A McQueen’s Royal Touch: A Review Of Widows
How often do you enter a cinema to watch a thriller heist film, and come out reflecting on politics, corruption and nepotism, and women empowerment, domestic violence and racial stereotyping? Well, that’s the kind of movie magic director and writer Steve McQueen and co-writer Gillian Flynn have conjured up with their masterful Widows. McQueen gave us 12 Years a Slave and Shame, while Flynn wrote Gone Girl and Sharp Objects; so while it’s quite a surprise to have them working together, we can be super thankful they did! As here’s an intelligent, thoughtful story on a big canvas, that still manages to be emotional and personal.
Veronica (Viola Davis), Linda (Michelle Rodriguez), Alice (Elizabeth Debecki), and Amanda (Carrie Coon) don’t really know each other, the common link running between these four women being their husbands were all involved in a fatal botched heist. That the heist involved the campaign money of a local Chicago politician that remains missing only means that Veronica is now being asked to answer for the lost money, some 2 million dollars. When Veronica discovers that her husband left her a book with the detailed plans of one last ‘job’; instead of selling the ‘book’, she attempts to enlist the other widows and do the job themselves. And along the way, Linda’s babysitter, Belle (Cynthia Erivo), gets involved.
And it’s against that very basic plot, that McQueen masterfully starts providing us rich characterization, strong subplots and narrative strands, and enough twists and turns to keep us on our toes, and constantly have the rug pulled out from under us. The men in the cast aren’t slouches either—with Colin Farrell as Jack Mulligan, the son of a local politician ready to take on the mantle of his father (Robert Duvall), and Daniel Kaluuya as the malevolent right hand man of the man they’re running against, both putting in impressive performances.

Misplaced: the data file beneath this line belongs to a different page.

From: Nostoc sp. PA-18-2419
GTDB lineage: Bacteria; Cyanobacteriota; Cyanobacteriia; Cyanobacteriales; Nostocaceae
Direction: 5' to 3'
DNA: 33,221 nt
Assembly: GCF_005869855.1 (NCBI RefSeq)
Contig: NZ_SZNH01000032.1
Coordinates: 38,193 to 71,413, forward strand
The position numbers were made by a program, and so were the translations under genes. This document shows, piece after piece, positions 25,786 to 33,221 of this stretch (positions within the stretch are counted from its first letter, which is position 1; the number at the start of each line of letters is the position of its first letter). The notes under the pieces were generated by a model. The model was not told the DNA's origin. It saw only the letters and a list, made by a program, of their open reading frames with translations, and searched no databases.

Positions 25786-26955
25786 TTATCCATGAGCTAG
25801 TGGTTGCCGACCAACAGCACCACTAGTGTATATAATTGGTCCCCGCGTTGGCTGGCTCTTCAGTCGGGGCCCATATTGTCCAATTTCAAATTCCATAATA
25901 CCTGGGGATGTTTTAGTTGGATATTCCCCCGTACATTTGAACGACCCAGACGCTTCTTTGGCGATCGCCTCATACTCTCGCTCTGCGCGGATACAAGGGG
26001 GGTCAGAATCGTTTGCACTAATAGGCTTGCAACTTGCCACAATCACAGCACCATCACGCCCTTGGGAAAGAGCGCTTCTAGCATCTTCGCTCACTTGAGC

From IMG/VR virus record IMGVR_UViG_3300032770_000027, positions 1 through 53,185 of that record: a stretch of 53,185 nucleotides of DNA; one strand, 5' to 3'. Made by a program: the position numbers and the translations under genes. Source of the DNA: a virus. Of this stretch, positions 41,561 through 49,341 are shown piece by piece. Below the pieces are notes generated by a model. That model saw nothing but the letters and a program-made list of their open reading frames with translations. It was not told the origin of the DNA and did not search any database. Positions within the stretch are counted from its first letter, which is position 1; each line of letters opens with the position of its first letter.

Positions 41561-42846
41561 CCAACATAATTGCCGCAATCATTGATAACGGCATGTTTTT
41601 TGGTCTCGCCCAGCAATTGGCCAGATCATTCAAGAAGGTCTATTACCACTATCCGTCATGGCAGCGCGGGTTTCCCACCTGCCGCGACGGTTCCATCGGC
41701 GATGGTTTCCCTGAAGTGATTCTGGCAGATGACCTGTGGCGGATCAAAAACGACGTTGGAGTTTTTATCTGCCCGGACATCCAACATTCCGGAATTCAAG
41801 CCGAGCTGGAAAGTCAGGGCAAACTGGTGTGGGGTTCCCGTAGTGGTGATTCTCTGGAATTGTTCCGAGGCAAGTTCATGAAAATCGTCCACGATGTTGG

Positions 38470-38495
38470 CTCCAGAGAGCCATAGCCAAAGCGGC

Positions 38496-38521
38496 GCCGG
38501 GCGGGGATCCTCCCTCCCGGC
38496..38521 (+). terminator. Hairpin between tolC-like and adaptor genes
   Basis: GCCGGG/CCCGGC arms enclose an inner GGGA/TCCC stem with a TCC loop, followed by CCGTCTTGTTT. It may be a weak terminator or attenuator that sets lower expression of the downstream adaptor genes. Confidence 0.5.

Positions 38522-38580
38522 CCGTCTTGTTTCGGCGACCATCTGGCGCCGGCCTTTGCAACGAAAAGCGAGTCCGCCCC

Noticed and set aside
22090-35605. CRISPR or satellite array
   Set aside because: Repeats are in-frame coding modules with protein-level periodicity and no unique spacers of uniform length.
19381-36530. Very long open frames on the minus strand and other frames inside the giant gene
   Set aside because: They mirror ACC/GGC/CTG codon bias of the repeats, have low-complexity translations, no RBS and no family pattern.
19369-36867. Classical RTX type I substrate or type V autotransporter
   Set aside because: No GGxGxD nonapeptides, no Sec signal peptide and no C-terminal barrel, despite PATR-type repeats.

But ultimately, it’s the women who romp off with this film. Viola Davis is the steady, central presence; while Elizabeth Debicki turns in the portrayal with the strongest arc. Michelle Rodriguez is asked to play against type; and after watching Cynthia Erivo play a completely different kind of character in Bad Times at El Royale, I can’t help but be super impressed—a triple threat Tony-winner for Broadway’s The Color Purple, Erivo is poised to be one of bright new actresses of the immediate future.
With this film, McQueen, a noted arthouse director, has gifted us with his most commercial, accessible film without losing the grit of his film-making provenance. There’s one long shot that’s fixed on the hood of a moving car, while a cynical, heated conversation between Jack Mulligan and his campaign manager is ensuing within the car. Only McQueen could pull this off with such aplomb; more conventional directing would have fixed on the car interior, panning between the faces of the two arguing. McQueen makes his choice original and telling, as the short drive takes us from the squalid, inner city neighborhoods to the gentrified streets and leafy mansion of the Mulligan family. Such stylized, yet confident and masterful handling of the material is hard to find.
I would have to think back to 2006's The Departed of Martin Scorcese—for a film where such gripping, intense action, was supported by great acting, and a host of memorable characters. Suspenseful and violent Widows may be; and yet it’s also a thinking person’s film, with an abundance of social commentary. This is the film Ocean’s 8 should have been, but sadly wasn’t.
Lead photos via @widowsmovie